The problem with Race, and other controversies in my head

06 Feb

Another platform for me to spew out thoughts.

I got into an interesting conversation about race the other day. Actually, it was a series of conversations with various different people, and these conversations, frankly, have been ongoing for well over a decade for me now. But that aside…
I’ve been thinking about race. In ways that I think will make me immensely unpopular in any sort of ethnic minority group of which I am a part, or purport to be a part, or seen by members of which to be a part (whatever). I’ve been thinking about race and human dignity. In particular, I’ve been thinking about the ethnic minority to which I most closely identify — Asian American. And for the first time in a very long time, I’m having a problem identifying using the term “Asian American.”
What is Asian? Why can’t I be American? These questions aren’t new. What is new, though, is WHY we want to feel like we “belong” in America. We get so offended when someone asks where we’re from, assuming we are foreign. Take a look around, folks. A lot of people with Asian descent ARE foreign – they were born in not-America…yes, we can make the argument that no one would assume a Black/African American (choose your poison) person would speak Swahili. But if you’re walking on the street, and you encounter an Asian person, chances are high that person 1) knows how to speak or understand some form of Asian language, 2) was born in an Asian country, and 3) does not consider English their native language. For this particular stereotype, it is based a lot on the truth of the situation. And for this particular situation, it will most likely be ameliorated through time. In a few generations, people with Asian face will likely all speak English (provided they stay in this country and populate it and make lots of babies), and people will stop assuming people with Asian faces are foreign.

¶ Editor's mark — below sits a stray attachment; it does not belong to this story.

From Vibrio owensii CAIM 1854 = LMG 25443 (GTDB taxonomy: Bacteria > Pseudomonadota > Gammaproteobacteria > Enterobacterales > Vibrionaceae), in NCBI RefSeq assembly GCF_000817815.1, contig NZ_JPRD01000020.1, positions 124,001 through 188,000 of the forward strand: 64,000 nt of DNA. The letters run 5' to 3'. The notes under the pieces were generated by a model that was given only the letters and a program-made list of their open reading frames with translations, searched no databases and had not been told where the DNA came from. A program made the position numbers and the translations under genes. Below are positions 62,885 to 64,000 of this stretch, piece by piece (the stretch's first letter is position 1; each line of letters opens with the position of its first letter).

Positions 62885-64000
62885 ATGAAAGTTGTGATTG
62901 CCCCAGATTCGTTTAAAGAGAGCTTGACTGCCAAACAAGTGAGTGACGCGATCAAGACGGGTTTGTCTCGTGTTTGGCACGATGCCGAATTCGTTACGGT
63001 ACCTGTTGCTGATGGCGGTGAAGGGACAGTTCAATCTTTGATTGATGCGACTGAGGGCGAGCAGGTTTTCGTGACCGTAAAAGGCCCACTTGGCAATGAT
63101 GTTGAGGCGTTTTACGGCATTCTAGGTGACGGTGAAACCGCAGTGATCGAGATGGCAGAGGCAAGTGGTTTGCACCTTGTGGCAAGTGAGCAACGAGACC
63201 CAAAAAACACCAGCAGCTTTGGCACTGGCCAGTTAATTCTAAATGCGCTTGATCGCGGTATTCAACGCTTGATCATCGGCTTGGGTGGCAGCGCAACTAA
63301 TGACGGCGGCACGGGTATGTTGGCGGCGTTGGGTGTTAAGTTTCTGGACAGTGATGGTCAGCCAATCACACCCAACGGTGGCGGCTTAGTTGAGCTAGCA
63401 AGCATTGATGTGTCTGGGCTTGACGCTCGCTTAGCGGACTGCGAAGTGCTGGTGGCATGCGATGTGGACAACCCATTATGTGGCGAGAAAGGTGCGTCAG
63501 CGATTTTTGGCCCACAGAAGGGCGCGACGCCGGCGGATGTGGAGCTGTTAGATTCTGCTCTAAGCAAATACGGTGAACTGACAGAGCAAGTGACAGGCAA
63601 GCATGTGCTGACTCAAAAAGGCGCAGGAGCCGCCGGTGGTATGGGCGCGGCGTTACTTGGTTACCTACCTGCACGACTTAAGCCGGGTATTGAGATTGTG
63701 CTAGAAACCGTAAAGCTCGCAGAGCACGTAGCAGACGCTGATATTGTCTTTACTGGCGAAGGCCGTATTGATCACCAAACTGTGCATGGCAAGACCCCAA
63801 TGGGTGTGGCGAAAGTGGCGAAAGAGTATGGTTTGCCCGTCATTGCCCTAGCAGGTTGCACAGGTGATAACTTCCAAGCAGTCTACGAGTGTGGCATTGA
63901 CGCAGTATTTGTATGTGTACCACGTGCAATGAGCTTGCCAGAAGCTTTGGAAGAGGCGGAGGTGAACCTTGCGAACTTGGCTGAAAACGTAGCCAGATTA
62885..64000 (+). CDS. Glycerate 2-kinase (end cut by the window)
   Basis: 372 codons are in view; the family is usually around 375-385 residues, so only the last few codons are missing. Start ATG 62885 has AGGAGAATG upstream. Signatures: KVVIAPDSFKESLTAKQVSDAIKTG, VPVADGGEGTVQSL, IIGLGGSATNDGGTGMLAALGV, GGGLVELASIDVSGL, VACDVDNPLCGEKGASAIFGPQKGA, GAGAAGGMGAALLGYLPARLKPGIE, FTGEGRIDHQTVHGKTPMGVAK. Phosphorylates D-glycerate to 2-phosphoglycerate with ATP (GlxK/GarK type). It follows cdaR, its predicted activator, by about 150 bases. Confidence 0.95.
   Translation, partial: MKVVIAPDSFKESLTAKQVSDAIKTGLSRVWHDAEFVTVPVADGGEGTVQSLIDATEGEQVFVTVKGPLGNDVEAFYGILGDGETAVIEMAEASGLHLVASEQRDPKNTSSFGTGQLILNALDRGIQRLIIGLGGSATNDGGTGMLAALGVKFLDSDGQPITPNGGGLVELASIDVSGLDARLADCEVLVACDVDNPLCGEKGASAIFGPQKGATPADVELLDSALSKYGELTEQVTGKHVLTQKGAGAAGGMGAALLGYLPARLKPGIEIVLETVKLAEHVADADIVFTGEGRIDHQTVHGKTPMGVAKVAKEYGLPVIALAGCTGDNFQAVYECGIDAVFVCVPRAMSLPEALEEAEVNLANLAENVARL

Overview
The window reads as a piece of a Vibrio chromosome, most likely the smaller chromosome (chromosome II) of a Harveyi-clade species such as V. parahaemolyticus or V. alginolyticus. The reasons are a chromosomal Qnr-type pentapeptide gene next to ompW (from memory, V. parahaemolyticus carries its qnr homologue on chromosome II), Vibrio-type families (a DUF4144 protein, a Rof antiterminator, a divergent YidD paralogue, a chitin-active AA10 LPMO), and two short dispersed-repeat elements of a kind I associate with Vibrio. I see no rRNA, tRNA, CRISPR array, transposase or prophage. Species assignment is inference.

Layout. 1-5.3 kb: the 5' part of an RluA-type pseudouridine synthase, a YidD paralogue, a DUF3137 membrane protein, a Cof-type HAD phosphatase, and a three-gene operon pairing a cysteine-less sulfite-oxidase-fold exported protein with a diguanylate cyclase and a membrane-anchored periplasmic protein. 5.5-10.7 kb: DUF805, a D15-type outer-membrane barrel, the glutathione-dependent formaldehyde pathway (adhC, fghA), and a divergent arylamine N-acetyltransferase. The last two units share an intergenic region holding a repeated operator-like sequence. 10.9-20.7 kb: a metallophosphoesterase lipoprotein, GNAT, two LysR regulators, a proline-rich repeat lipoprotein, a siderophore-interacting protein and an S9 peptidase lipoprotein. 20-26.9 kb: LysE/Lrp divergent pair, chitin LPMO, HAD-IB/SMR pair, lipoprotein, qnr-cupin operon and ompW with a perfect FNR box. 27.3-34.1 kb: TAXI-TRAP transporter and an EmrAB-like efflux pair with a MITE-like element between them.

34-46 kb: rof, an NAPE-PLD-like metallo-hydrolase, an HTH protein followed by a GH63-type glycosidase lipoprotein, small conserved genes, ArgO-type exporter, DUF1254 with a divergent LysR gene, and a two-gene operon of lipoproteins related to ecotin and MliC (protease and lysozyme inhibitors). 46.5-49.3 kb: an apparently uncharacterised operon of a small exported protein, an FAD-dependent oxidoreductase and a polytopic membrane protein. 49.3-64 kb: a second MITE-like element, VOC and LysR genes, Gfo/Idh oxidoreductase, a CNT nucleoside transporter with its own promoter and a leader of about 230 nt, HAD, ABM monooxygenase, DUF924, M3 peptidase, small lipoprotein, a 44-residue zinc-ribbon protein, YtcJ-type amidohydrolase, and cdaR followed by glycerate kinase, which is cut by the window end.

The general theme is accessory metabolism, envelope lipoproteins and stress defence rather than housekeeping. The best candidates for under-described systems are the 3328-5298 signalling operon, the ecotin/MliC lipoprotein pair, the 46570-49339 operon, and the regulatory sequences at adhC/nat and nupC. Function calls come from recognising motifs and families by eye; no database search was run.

And then, there’s the question of…why do we feel like we want to “belong”? I think it boils down to the question of human dignity. The question here, though, is, who’s the authority on this dignity?
When I say human dignity, I’m not talking about the material or physical. I’m not saying that we should question the atrocities that befell likes of Vincent Chin and others who are physically assaulted for being not-White. I’m not defending the difference in the pay scale for African Americans (or Black Americans) and Latino Americans (or Chicano or whatever words you want to use to identify) – those, under the ideologies of equality in this country, are wrong. I’m also not disregarding the history of colonialism and imperialism and the wrongs the West (and White) have done to Asian countries and societies, nor am I excusing the past grievances of genocide, torture, murder, death, maiming, and other forms of badness that came from White interaction (or, sometimes Japanese) with Asia. I’m questioning human dignity on that transcendant level – the level on which we often speak of love and art, the one with which we can only be concerned with if we have enough food to eat, clothes on our back, and a roof over our heads.
A few more points – let’s be Marxist for a sec and boil everything down to the material. Are Asian Americans as a group really economically disenfranchised? No. What’s so bad about being the model minority? People think we’re smart. Why is this a bad thing? What of the medical field, which is teeming with folks of Asian descent making a great living? How about the fields of engineering? What is it that makes an individual happy? Really happy? Is it some transcendental idea of “belonging” and “equality”? Or is it being able to provide a comfortable life for oneself and one’s family?
The argument comes in where people complain about lack of representation in the media. And yes, I agree that in some forms of media and representation, like Broadway, Asians are sorely underrepresented. For the record, the article says Asian Americans make up 12% of the NYC population. Keep in mind that the population of Asian Americans in America is roughly 4-6%. So, what is adequate representation? I would like to conduct a study to see what percentage of characters in commercials, TV shows, films, are of Asian descent. I would venture to guess that we are hovering around 4-6%, if not greater.
Finally, think about it. The desire for racial equality would not be significant if it weren’t for a Western ideological, neoliberalist framework. So, is our dignity defined and authorized by the big bad White man?
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Posted by on February 6, 2012 in Uncategorized


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